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  • Hal Swerissen

Building the foundations for primary care

Primary care in Australia is a renovator’s opportunity. Avoidable hospital admissions cost the health system more than $320 million each year. Providing better care for people with diabetes, asthma, heart disease and other chronic conditions could save a significant proportion of this, as well as improving the working and social lives of the people affected. Reforms identified in this report provide the basis for achieving those changes and reaping those savings.


The time to start the makeover is now. The 2017 Commonwealth Bud- get is expected to commit more than half a billion dollars over the next few years to lifting the Medicare rebate freeze. The Government should seize this opportunity to buy system change.


The primary care system – Australians’ first point of contact for health care – was designed in and for another era. It is failing on the preven- tion and management of chronic disease, the heaviest burden on to- day’s health system. We showed in our previous report, Chronic fail- ure in primary care, that despite the government spending more than $1 billion each year on planning, coordinating and reviewing chronic disease management, many people with chronic conditions do not re- ceive best care.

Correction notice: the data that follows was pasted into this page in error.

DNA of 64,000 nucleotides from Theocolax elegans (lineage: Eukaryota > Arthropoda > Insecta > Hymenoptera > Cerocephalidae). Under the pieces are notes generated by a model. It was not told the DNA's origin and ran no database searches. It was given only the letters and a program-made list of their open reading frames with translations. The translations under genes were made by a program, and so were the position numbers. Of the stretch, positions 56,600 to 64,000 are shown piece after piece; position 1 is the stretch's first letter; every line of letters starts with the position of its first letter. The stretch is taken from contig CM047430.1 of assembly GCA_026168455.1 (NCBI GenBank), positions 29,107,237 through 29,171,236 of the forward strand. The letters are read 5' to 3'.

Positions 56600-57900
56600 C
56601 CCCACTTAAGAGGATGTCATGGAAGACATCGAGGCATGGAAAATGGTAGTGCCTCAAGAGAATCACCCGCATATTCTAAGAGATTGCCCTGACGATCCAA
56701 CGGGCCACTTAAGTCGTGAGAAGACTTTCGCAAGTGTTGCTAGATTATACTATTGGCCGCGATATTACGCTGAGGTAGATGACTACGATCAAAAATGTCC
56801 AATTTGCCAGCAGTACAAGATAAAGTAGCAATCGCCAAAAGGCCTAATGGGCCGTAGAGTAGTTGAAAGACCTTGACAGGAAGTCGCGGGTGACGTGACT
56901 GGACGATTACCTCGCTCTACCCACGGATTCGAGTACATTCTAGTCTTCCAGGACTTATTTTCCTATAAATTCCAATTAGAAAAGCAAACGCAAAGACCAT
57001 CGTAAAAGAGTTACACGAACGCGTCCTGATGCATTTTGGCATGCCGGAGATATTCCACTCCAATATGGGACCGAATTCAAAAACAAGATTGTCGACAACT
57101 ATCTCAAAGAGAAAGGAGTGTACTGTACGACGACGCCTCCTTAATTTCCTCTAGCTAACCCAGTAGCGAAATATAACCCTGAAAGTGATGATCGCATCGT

The Government recognises there is a problem. It has announced a trial of Health Care Homes, designed to improve the way general prac- tices work with other health professionals to treat patients with chronic conditions. Health Care Homes may be a good start, but they will not be enough. More ambitious changes are needed, especially to the way we organise and pay for primary care services.


The first step should be to gather more information about what happens in general practice. We know, roughly, how long a general practice visit is, but we have no idea why the patient went to the doctor or what was decided. Without data, there is no sound basis for system reform. A new payment should be made to general practices to gather and supply the necessary data.


The second change required is to build on the development of local pri- mary care systems. Primary Health Networks need to be strengthened and given explicit responsibility for creating more effective and efficient primary care systems in their local areas. In particular, they need to be held accountable for making improvements that will reduce unneces- sary hospital admissions – those which could have been prevented with better primary care.


The Commonwealth and the states need to step up too. Common- wealth and state bickering and blame-shifting needs to be replaced by new Primary Care Agreements – an overarching deal for each state, supplemented by localised agreements signed by the Commonwealth, the state and the Primary Health Network. These agreements should set specific goals and create joint accountability for failure to meet them.

Over the long term, the fee-for-service payment system for GPs needs to change, so general practices get rewarded for getting the best out- comes for their patients.

But none of this will be possible without more data and better local sys- tems. We need to start building the foundations for better primary care now. Read the full report https://grattan.edu.au/wp-content/uploads/2016/03/936-chronic-failure-in-primary-care.pdf

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